June 18, 2006
June 18, 2006
June 21, 2006
11.1313.1 - 11.1313.11
The NCME Instructional Design Model: A Constructivist Approach to Learning Abstract In January 1995 the National Science Foundation Advanced Technological Education (NSF-ATE) Program funded the creation of the National Center for Manufacturing Education (NCME) to develop curricular materials for a novel manufacturing education associate degree program. The primary deliverable included 62 instructional units (modules) that create a novel associate degree program in manufacturing engineering technology. The program was considered innovative in its pedagogy, organization, and content. This paper focuses on the constructivist framework that supports the pedagogy (instructional design model), a supportive Curriculum Assessment Checklist, and the results obtained from our external evaluator, the Higher Education Evaluation and Research Group (HEERG)[2, 3]. The first tasks in the creation of this novel program revolved around the determination of the curriculum competencies the what and the philosophical underpinning for a new instructional design model, the how.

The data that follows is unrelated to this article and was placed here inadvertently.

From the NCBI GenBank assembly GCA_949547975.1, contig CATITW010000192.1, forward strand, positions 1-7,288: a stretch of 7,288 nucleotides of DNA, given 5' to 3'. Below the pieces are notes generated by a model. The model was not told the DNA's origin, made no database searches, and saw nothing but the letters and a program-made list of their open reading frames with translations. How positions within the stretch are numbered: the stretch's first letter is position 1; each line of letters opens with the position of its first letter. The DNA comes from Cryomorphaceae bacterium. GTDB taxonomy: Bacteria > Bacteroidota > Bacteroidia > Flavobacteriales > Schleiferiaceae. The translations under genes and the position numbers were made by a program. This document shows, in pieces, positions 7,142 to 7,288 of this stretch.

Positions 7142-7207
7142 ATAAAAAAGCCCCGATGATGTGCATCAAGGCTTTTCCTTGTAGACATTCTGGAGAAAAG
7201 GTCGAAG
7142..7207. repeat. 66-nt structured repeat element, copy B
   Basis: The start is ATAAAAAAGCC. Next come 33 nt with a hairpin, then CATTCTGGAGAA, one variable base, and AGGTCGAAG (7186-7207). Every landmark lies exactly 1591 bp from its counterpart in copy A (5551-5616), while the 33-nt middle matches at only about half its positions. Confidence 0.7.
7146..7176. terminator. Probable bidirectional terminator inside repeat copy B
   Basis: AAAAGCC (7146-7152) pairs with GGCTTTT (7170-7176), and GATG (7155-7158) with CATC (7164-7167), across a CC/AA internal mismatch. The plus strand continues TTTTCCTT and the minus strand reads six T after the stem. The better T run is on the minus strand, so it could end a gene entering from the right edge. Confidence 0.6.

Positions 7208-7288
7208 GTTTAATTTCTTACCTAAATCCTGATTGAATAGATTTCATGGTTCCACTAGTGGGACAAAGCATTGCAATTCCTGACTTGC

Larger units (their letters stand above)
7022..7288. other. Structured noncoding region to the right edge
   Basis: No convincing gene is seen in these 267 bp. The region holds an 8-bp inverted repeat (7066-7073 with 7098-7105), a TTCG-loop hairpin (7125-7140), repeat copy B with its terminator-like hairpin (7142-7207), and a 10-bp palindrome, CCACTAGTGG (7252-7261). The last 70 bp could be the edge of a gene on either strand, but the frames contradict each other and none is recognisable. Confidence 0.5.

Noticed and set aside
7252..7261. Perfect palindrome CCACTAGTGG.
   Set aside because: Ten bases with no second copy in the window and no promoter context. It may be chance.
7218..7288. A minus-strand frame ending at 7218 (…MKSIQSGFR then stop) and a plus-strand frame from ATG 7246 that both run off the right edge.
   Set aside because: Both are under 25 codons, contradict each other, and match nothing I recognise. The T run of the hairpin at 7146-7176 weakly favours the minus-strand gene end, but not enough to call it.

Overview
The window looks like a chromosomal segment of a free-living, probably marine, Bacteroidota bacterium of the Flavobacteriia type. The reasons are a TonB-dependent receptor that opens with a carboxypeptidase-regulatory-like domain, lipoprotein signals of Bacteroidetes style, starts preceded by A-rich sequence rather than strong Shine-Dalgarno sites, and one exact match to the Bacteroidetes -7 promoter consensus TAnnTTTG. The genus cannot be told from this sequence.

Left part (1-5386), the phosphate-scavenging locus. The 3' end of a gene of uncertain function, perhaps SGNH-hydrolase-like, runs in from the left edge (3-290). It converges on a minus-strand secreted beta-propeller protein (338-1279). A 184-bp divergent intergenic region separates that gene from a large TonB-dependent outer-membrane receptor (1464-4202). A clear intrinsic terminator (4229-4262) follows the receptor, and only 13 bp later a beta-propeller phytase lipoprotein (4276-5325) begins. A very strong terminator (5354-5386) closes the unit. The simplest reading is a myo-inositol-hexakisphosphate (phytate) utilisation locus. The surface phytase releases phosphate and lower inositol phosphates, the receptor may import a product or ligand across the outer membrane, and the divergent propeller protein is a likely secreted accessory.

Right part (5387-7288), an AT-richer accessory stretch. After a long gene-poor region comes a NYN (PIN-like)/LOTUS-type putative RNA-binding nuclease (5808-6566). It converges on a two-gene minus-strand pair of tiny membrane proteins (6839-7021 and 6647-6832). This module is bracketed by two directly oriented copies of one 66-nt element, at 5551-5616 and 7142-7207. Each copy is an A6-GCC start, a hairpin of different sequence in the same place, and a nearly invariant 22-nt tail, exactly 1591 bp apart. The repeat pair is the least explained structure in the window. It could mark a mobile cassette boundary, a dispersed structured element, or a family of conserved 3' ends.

The NCME determine that a constructivist learning philosophy defined within fifteen learning statements provided the underpinnings for the Instructional Design Model. The learning statements and subsequently developed instructional design model go beyond the eight instructional principles and the three primary constructivist propositions defined by Savery and Duffy (1995, 2001) on how we come to understand or know, to include the learner’s preferred learning modes[4, 5]. The instructional design model as shown in Figure 1 supports activity-based, contextual, industry-verified, whole-to-part learning. Each of the instructional modules contains more than one authentic learning task and a transfer activity. A key element of the module is a transfer activity at the end of each module, which provides a context for integrating all the competencies developed within that module, and to provide contextual linkage between modules. The most commonly used context is based on a virtual company, Robotic Grippers Inc.
Core Concepts Learning Activities Big 15 Learning Picture Authentic Beliefs Learning Tasks Context Transfer 6 Assessment/ Activities Evaluation Beliefs Integrating Learning Activities Manufacturing Experience
Closure/ Capstone Generalization Experience
Figure 1. Instructional Design Model Definitions developed by the NCME for the learning activities nomenclature can be found in the following table.
Houdeshell, J., & Anderson, S., & Pomeranz, G. (2006, June), The Ncme Instructional Design Model: A Constructivist Approach To Learning Paper presented at 2006 Annual Conference & Exposition, Chicago, Illinois. 10.18260/1-2--447
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